These include "accepting responsibility, teaching others, being self-reliant and taking a leadership role," relayed Schatz, a 50-year-old who ran a group of radio stations, and now is the executive director of a Harrisburg synagogue.
Like many Scouts, Schatz and his troop learned the finer points of setting up a camp site -- like pitching tents and cooking outdoors -- but they always made it their first priority to keep kosher and keep Shabbat.
Last month, Schatz and others celebrated the 80th anniversary of Troop 185. Chartered in 1926, it has held meetings and events at Congregation Adath Jeshurun in Elkins Park -- its sponsor -- ever since. The troop is only 16 years younger than the Boy Scouts of America, which began in 1910.
The troop did not always eat kosher, according to assistant Scoutmaster Barry Newman, 80, who's still active with activities.
The group changed its ways at the request of longtime Adath Jeshurun Rabbi Max D. Klein. It has since become the troop's signature, with kosher camping-trip menus and Shabbat observance a must, even when the boys are far out in the elements. The troop now even constructs its own eruv, or lined boundaries, which they hang around a camp site to allow them to carry things on the Sabbath.
"We make sure that Torah is part of what we do," said Schatz.
To anyone who belonged to the troop, one of the most recognizable names has to be Mervyn Sluizer Jr., Scoutmaster from 1947 until 1998. Sluizer apparently ran a tight ship, making sure that Scouts conserve food and resources at all times.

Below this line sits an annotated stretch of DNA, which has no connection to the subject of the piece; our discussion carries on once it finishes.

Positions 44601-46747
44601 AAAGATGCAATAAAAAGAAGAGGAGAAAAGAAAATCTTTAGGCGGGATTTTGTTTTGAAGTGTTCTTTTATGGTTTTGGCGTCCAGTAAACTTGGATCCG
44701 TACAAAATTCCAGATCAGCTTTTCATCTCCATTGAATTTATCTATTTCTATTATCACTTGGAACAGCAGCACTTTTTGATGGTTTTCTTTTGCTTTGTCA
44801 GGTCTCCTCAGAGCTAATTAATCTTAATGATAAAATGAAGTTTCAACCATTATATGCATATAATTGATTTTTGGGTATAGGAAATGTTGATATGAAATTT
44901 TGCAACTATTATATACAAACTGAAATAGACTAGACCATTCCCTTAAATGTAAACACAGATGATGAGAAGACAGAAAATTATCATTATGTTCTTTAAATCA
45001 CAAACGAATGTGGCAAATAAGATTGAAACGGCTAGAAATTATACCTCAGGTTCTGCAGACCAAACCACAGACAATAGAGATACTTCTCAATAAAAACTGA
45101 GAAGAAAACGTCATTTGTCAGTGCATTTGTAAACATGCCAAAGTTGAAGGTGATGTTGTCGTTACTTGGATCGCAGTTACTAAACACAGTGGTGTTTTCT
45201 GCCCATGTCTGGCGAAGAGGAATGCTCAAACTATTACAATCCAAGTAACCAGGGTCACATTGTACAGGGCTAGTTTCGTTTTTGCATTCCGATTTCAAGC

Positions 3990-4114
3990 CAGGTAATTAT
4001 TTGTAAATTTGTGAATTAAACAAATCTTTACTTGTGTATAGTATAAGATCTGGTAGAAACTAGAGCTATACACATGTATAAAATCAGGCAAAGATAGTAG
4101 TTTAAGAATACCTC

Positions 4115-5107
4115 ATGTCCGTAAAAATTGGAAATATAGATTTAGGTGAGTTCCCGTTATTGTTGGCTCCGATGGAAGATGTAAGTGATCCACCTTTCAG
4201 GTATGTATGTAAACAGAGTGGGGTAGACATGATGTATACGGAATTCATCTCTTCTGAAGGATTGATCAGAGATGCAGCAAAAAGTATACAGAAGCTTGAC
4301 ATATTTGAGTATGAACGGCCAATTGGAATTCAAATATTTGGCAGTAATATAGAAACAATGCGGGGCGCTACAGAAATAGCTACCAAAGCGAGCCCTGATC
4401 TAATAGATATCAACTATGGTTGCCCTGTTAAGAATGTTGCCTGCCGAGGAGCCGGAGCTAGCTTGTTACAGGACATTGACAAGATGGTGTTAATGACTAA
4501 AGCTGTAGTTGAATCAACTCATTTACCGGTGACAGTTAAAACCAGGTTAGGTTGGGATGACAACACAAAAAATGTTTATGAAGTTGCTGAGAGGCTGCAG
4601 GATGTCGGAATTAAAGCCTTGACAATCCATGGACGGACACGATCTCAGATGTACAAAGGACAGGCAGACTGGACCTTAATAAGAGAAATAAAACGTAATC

"He was my dad's Scoutmaster and my Scoutmaster," said Schatz -- "somebody who cared about us and didn't get paid."
You don't have to be observant or even Jewish to join the troop. In the 1960s, a black Scout joined after being refused by another troop, reported Newman, and blossomed into a leader.
In 1961, Troop 185 traveled to Israel, which back then entailed flying in propeller planes that made many stops along the way. They've been back to the country more than six times, and also traveled to most of the lower 48 states and even Puerto Rico.
A signature piece of Troop 185's program has been the extended summer camping trips, which began in 1959 as a reaction to the dip in Scouting activities due to increased enrollment in summer camps. Usually lasting four to six weeks, the trips challenge the boys to be in the elements for long periods of time, testing their skills and ability. Last year, the troop traveled for four weeks along the Chesapeake and Ohio Canal, covering some 185 miles, said Scoutmaster Neil Schmerling, who took over for Sluizer in 1998.
Over the years, the troop has also produced 40 Eagle Scouts, the highest honor in scouting. In that group, there are two sets of twins, three sons from one family and even one father-son combination (none other than Schmerling and his son).
The most recent Eagle, Saul Zebovitz, received his accreditation during a Feb. 11 ceremony after he completed a slew of different tasks, including building an outdoor davening area at the Raymond and Ruth Perelman Jewish Day School in Elkins Park.
Scouts have also participated in community service projects over the years, ranging from cleaning the creek behind Adath Jeshurun to working with the Jewish Family and Children's Service of Greater Philadelphia to deliver meals to the hungry.
Bennett Haman, 15, echoed one of the lessons he's learned as a Boy Scout from Schmerling: "As adults, we're responsible for health, safety and logistics."
Schmerling has witnessed real growth in the participants, from the time they start as 11- or 12-year-olds until the time they end as high school graduates.
"We make your nebesh into a mensch," he joked.
"The game is to draw in the kids by these cool things they probably can't do in other places -- use a knife or play with fire," he continued. "But the real point of Scouting is to build character and self-confidence, and become a better person."